THANK YOU SO MUCH! I hope someone else sees this and does the same thing.

    • profile image


      7 years ago

      I flat out gave up on paying my credit cards then the harassment started so I changed my number,now 6 years later they just charged everything off and my credit started improving again with out paying them 1 cent.

    • molometer profile image


      7 years ago from United Kingdom

      Great hub with timeless advice. Well done Voted up

    • applecsmith profile image

      Carrie Smith 

      7 years ago from Dallas, Texas

      Excellent hub. Very informative and laid out in a way that's easy to understand. Thank you for sharing.

    • Ryan-Palmsy profile image

      Ryan Palmer 

      7 years ago from In a Galaxy far, far away

      This is an awesome Hub! Credit Card companies are so completely unrealistically sly! They need to be regulated, but they're not. It's shocking really, and in the end, we end up in serious financial difficulty!

      In England it's easier to stay away from Credit Cards, since we have the NHS amongst other services offering support/services for free, but we pay for this in Taxes, meaning it's easier to live well within your means! However I've noticed a recent trend of 'micro-loans', designed for people who wish to have a small amount of cash in one day...But the APR rate is astronomical, and they don't tell you that (Other than the tiny bit at the bottom saying "Typical APR 2456%)

      I just hope nobody falls into this trap!

      Voted up

    • magnoliazz profile imageAUTHOR


      7 years ago from Wisconsin

      Lone Ranger, sorry to hear about your problems with the cc compainies.

      They are nothing but legal criminals. What ever happened to Obama's promise for cre3dit card reform?? What liar, what a joke on the American people!

    • profile image

      Lone Ranger 

      7 years ago

      I had a little run in with Bank of America. They knew I could not make payments before the 15th of any given month. This, however, would not stop them from trying to move up our agreed payment date (on or around the 20th) of each month to, say, the 13th or so, just to get a $35.00 late fee.

      One day I needed to make a small purchase of $40.00 and it was rejected. My credit limit was $7,000 and my balance was about $3,466. I called them when I returned home (I was out of town) and they told me my credit limit had been reduced from $7,000 down to $3,500. When I inquired why, they said they did not know, but it must be something in my life that made them reassess my credit worthiness. I never did find out what it was, but I have developed a theory.

      At any rate, Bank of America was not done with me yet: their first strike came in the form of placing my limit to within $34 dollars of my balance, then their next strike was calling for a payment around the 13th of the month, knowing that I could not make a payment at that time. I even have in writing from their customer service representative that they would place my payment date on or near the 20th of each month because they understood I could not make payments any earlier. So, to recap: strike one came in the form of a drastically reduced credit limit (without warning or explanation) which they "arbitrarily" set at $34.00 above my current balance, then they hit me with a $35.00 late fee that pushed me over my credit limit by $1.00. Then strike 3 came in the form of doubling my APR to 24.99% because, according to them, I had been a bad boy and needed to be punished for making a late payment and going over my credit limit. This increase in APR to 24.99% essentially doubled my monthly bill.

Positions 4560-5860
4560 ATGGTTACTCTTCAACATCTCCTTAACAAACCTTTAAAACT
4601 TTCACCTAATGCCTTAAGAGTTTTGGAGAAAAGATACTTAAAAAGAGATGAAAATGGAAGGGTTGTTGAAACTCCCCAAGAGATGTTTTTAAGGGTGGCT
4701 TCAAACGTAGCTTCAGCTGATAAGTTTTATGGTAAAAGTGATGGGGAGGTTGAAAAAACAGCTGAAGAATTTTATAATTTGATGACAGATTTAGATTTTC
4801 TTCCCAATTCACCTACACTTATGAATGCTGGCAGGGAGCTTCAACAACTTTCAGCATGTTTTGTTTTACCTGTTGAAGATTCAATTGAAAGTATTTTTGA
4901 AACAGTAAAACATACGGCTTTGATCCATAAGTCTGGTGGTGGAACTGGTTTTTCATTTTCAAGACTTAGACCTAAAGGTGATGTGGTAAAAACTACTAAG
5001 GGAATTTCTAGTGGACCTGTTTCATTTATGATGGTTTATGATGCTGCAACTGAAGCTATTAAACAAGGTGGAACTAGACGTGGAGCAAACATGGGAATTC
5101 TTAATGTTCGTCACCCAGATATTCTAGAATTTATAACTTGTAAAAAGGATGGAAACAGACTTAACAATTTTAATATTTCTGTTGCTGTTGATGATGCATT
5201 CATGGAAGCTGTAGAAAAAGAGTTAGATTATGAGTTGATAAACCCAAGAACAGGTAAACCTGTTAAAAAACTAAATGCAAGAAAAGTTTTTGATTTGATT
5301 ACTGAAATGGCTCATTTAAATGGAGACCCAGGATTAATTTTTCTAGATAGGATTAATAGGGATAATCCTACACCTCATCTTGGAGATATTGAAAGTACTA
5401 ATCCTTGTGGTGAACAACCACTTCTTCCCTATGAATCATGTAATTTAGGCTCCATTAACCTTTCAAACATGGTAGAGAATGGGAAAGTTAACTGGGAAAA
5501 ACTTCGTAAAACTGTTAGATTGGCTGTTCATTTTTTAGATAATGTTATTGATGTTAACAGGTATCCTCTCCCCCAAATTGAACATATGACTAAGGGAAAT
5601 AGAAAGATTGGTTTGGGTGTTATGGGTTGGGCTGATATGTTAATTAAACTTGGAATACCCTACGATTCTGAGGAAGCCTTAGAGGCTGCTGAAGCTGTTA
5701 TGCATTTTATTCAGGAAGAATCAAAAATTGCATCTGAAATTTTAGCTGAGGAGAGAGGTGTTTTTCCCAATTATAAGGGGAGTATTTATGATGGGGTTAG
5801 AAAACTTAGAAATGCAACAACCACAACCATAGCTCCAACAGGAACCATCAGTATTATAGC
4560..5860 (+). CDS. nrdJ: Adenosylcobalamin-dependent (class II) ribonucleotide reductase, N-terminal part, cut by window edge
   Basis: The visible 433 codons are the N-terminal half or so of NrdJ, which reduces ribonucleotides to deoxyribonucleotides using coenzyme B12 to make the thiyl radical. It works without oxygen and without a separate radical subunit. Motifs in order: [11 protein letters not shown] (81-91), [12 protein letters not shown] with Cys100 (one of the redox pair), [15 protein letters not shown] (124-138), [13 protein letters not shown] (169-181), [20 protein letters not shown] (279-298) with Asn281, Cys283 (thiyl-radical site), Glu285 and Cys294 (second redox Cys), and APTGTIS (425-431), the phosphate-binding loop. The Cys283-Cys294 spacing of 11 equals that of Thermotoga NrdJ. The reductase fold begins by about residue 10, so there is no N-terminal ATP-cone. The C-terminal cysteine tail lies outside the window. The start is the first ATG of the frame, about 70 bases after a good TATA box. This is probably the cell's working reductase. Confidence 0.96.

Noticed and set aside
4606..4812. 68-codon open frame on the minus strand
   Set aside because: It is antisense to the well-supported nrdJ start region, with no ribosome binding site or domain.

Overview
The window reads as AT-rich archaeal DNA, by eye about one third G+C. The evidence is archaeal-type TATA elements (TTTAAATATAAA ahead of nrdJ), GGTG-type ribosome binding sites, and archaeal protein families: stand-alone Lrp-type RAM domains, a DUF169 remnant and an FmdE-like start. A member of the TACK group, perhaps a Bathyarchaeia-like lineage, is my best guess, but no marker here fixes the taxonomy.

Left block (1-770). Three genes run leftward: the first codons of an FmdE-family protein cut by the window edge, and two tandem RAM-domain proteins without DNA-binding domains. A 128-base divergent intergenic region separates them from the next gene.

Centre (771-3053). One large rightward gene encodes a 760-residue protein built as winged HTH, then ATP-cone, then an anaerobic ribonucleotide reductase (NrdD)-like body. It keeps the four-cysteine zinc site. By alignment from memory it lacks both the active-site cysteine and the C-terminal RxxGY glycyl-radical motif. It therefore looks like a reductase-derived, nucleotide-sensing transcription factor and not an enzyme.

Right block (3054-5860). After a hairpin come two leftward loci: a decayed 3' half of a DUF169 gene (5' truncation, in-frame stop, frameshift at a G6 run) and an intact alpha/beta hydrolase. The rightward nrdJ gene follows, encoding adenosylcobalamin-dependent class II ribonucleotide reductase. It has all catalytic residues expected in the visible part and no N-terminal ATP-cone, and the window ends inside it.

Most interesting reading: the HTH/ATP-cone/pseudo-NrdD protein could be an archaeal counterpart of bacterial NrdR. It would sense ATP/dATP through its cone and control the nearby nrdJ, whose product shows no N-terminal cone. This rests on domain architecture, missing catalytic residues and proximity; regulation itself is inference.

I screamed bloody murder and after they had me talk to every department, including bathroom maintenance, they said they would forgive my late fee and over the limit fee, but the 24.99% had to stay. I told them to keep their damn fees and to lower my APR down to its previous level, but they wouldn't budge. Within 3 months, and after I had damned them to Hell, they quickly sold off my account to a debt collector and that's where things are as of today. Best wishes and remember to make purchases in cash or not at all!

    • profile image


      7 years ago

      I just retired at age 62 and after many years of making payments to cc companies, I just elected to stop paying. They can not touch state pension payments and social security.

    • gingeandhales profile image


      7 years ago

      Great information here. My biggest problem is a massive amount student load debt for a field that is in the midst of massive layoffs. I have deferred for many years while waiting for the tide to change, and I see it changing from almost impossible to impossible. Are there any legal strategies for dealing with this kind of debt?

    • profile image


      7 years ago

      There is another way that you can go ahead and not pay your credit cards legally and that is if you go through debt settlement or credit counseling.

      More info:

    • magnoliazz profile imageAUTHOR


      8 years ago from Wisconsin

      Well, well Blake4d!

      You really want to get me a goat?

      Now you have my interest! LOL!!

    • profile image


      8 years ago

      Oh that's what I have been doing wrong all these years. I didn't know you had to pay back the credit card purchases you make. Silly silly me.